Here is how it works. Donations are pledged, usually in $5 or $10 amounts, through a text message that contains a key word to a short code number. The amount donated by text is then added to the customer's wireless statement, and there is no additional cost to the donor apart from their $5 or $10 donation. Donors can make text donations up to a total of $30 per month per campaign or per phone number. All donations made through this text message channel are remitted to the Mobile Giving Foundation by the wireless providers at 100%. The funds are then remitted to the respective recipient charities at 100%.

Through this model, Canadians have the ability to contribute targeted micro donations to various charitable organizations over the course of the year and receive one single tax receipt through the Mobile Giving Foundation website. Donations are private, secure, convenient, and they're instantaneous.

Here are a few statistics on how popular a donation channel this has become in a very short time. Since 2010, the Mobile Giving Foundation has raised and transferred over $1.3 million in text message donations to charities. A good example is that recently le Club des petits déjeuners du Québec raised $21,800 in three weeks through $5 donations from over 4,300 listeners.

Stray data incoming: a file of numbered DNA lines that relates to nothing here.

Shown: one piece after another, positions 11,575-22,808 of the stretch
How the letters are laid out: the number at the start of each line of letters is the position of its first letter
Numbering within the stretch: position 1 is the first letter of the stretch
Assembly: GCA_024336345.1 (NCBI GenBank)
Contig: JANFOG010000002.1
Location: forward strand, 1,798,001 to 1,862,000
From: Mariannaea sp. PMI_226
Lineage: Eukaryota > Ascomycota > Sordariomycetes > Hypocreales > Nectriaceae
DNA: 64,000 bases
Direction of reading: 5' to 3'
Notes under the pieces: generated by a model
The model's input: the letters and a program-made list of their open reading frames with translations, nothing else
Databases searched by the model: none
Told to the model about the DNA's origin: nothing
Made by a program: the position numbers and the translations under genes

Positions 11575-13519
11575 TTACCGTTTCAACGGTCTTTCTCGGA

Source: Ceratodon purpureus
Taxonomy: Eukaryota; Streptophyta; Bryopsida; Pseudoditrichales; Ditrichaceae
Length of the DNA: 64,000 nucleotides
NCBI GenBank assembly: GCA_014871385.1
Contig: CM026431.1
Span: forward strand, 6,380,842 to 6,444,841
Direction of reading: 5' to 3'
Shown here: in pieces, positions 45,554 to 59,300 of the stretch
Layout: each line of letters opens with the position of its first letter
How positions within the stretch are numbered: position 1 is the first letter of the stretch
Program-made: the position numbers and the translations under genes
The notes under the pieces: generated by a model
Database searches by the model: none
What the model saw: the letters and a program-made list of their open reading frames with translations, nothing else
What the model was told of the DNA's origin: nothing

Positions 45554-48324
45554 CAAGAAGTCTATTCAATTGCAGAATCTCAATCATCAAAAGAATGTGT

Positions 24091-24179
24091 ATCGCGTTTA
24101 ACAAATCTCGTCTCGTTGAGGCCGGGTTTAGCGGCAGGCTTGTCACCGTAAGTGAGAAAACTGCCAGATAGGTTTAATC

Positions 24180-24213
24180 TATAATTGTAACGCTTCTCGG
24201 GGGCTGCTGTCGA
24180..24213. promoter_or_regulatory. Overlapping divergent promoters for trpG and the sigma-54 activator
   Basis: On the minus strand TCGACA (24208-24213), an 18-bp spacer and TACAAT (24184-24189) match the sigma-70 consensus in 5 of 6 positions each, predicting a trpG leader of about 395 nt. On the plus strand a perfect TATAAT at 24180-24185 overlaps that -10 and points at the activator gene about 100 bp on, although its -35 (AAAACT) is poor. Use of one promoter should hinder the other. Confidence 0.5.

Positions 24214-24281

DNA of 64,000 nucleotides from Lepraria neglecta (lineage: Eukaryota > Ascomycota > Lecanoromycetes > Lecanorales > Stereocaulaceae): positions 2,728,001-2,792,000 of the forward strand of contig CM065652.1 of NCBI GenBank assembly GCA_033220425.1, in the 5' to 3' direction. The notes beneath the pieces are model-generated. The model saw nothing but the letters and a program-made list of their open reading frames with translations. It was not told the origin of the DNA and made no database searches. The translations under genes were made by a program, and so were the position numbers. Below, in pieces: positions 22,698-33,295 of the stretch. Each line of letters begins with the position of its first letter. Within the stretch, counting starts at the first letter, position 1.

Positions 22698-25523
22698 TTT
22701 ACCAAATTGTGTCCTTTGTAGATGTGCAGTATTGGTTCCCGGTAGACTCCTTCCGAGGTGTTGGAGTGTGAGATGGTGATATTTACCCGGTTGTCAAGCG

More than 200 registered charities in Canada have now run a mobile giving campaign through the foundation, and more than 90,000 mobile phone users made a text message donation in 2011, generating more than 550 tax receipts that were issued to Canadians who made one or more donation, with most making multiple donations, in 2011. The average total receipt was $30, meaning that they made between three and six donations over the course of the year.

In conclusion I would note that in keeping with the growth of this platform, in Toronto this afternoon is the first annual mobile giving forum. This is drawing together not-for-profit organizations, wireless carriers, corporate foundations, technology providers, and other stakeholders for discussions on how text-to-give campaigns can be more effectively utilized in the future.

We would be pleased to keep members of the committee and their colleagues abreast of any developments in this innovative use of wireless technology to facilitate charitable giving.

Again, I thank the committee and the chair for the opportunity to be here this afternoon and look forward to answering any questions you may have.

3:50 p.m.


The Vice-Chair Peggy Nash

Thank you, Mr. Patrick.

Ms. MacKenzie, you have five minutes.

3:50 p.m.

Ruth MacKenzie President and Chief Executive Officer, Volunteer Canada

Thank you very much.

I'm very pleased to be here this afternoon to speak with you on the important topic of tax incentives for charitable giving in Canada.